Human rights subcommittee urged to help stop organ pillaging from prisoners of conscience in China
OTTAWA—Two investigators who have spent 10 years researching evidence of forced organ harvesting from prisoners of conscience in China told Parliament’s human right subcommittee that the practice of killing for profit-driven transplants continues unabated in China today.
International human rights lawyer David Matas and former Crown attorney and cabinet minister David Kilgour presented the findings of their latest report, released in June, at a House of Commons hearing on Nov. 3.
Based on an analysis of over 700 organ transplantation centres in China, the report indicated that Chinese hospitals have performed an estimated 60,000 to 100,000 organ transplants a year since the year 2000, and that most of the organs were sourced from innocents—Uyghurs, Tibetans, House Christians, with Falun Gong practitioners being the primary source.
Matas told the committee that the mass vilification and detention of Falun Gong practitioners, combined with a long-standing practice of sourcing organs from death-row prisoners and hospitals’ need for funding, led to the mass killing of Falun Gong adherents for their organs.
“Falun Gong practitioners became a ready, inexhaustible source of organs which can be sold to transplant tourists at exorbitant prices,” Matas said.
Hospitals with transplant centres, the report revealed, indicate that organ transplants are their largest source of revenue. Kilgour told the committee the crimes currently being committed in China involve the coordination of many actors.
“Organ pillaging in China is a crime in which the Communist Party, state institutions, the health system, hospitals, and the transplant profession are all complicit,” said Kilgour.
China analyst and investigative journalist Ethan Gutmann co-authored the 600-page report with Matas and Kilgour. Gutmann was not present for the hearing.
Matas and Kilgour have described this organ seizure as “the kernel at the centre of human rights violations in China,” where doctors—using skills meant to heal—kill helpless prisoners of conscience by extracting their vital organs such as kidneys, livers, and hearts to supply a gruesome and lucrative global trade.
‘We are very clear on this issue’
“We are hearing very carefully these numbers and I think it’s alarming, I think it’s appalling,” NDP MP Cheryl Hardcastle, one of the two vice-chairs of the subcommittee, told reporters after the hearing.
The subcommittee, long a bastion of cross-party cooperation, adopted a motion in December 2014 condemning the forced organ harvesting in China and calling for an immediate end to it, and in March 2015 amended the motion to name Falun Gong and Uyghurs as two of the groups targeted.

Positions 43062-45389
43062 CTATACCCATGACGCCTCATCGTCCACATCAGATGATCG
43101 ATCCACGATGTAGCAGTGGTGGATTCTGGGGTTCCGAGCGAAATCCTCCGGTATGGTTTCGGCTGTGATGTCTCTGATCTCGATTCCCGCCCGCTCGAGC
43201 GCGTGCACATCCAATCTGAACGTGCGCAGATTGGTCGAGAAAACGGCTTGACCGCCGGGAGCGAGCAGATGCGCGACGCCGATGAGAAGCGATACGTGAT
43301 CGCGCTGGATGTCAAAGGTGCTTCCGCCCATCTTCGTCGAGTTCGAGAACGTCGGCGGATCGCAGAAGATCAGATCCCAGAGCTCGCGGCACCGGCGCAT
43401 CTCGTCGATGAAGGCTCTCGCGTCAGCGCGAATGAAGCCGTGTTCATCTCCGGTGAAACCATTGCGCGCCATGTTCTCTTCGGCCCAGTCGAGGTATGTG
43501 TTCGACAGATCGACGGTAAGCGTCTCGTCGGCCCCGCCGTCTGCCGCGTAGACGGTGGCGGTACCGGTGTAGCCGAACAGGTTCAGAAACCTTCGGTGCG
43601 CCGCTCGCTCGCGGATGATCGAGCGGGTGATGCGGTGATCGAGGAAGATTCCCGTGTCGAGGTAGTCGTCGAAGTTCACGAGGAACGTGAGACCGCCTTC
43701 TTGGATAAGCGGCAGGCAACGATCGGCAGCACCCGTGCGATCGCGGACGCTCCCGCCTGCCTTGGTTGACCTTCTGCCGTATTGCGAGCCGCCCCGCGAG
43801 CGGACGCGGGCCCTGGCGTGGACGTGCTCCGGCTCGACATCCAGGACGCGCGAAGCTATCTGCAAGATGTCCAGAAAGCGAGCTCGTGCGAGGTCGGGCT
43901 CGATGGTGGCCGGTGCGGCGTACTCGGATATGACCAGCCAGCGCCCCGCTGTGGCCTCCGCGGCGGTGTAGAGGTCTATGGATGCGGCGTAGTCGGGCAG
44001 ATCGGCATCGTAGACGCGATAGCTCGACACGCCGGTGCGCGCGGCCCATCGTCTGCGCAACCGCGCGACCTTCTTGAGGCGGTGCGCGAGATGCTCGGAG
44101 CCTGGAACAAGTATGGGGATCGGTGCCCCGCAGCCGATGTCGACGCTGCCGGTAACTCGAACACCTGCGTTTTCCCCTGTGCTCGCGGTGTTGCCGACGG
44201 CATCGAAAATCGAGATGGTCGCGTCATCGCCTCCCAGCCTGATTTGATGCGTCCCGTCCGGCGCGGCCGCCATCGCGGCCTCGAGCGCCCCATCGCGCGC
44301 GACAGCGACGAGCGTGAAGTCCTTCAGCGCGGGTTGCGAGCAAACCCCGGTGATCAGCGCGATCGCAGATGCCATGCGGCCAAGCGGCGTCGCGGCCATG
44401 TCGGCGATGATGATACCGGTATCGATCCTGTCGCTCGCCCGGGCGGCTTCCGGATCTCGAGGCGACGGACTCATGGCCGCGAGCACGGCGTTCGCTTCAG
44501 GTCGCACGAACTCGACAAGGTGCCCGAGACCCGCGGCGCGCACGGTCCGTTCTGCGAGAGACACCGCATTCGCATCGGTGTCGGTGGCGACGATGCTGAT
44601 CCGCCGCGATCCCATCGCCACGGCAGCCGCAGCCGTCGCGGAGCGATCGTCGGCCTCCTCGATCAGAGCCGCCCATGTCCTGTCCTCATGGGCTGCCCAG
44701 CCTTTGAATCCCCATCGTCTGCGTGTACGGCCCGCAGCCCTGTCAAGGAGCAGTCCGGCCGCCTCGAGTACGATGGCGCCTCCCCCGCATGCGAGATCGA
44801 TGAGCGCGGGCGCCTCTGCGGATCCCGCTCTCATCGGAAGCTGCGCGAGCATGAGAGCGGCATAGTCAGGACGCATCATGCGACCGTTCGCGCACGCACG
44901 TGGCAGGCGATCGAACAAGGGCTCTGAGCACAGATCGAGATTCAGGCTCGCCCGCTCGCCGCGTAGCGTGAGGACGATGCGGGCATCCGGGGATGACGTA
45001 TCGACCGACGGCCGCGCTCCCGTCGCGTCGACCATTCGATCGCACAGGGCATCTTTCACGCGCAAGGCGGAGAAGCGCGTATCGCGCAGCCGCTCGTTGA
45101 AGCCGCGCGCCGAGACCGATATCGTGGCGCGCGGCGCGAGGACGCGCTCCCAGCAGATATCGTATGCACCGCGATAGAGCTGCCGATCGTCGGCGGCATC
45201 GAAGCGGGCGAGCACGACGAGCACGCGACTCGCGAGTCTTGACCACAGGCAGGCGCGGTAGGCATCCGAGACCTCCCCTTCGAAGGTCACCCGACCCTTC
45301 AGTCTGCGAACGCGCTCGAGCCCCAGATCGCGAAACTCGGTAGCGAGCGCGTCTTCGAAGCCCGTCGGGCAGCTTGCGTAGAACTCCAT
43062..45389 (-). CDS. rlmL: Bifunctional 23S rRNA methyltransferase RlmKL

The Nov. 3 hearing was the first that the current subcommittee has held on this issue since the Liberal government took power a year ago.
“I don’t think there is any disagreement with the previous position which the subcommittee has taken. We are very clear on this issue,” said Conservative MP and subcommittee member David Anderson.
The U.S. House of Representatives unanimously passed a resolution in June condemning the state-sanctioned organ harvesting from prisoners of conscience in China and calling for an immediate end to the practice. H.Res.343 also demanded an immediate end to the 17-year campaign of persecution against Falun Gong.
The European Parliament passed a similar resolution in 2013.
Calls for Legislation, International Action
Former justice minister Irwin Cotler, who attended the hearing, pointed to the severity of the situation and the fact that the perpetrators continue to commit the atrocity at will.
“The things that stand out—[No. 1], this is a state practice in China; No. 2, that it is comprehensive and pervasive; No. 3, that it targets innocents, particularly the Falun Gong; No. 4, it continues to operate under a culture of impunity,” Cotler said.
“I think it is time for governmental legislation. I think there is all-party support for it. Now is the time to move on it,” added Cotler, echoing one of the recommendations from the Kilgour-Matas-Gutmann report.
“I was interested in multilateral action and what Canada perhaps can do in the international community with allies,” said Liberal MP Michael Levitt, chair of the subcommittee, echoing another recommendation from the report.
The report authors urged governments around the world not to allow their citizens to go to China for organs until China has allowed a full investigation. So far, Spain, Israel, and Taiwan have passed legislation making it illegal for their citizens to get organ transplants in China.
The authors also want organ transplant tourism to China to be openly monitored rather than shielded by medical confidentiality. And they are hoping that the global intergovernmental community will conduct an independent investigation into organ transplant abuse in China.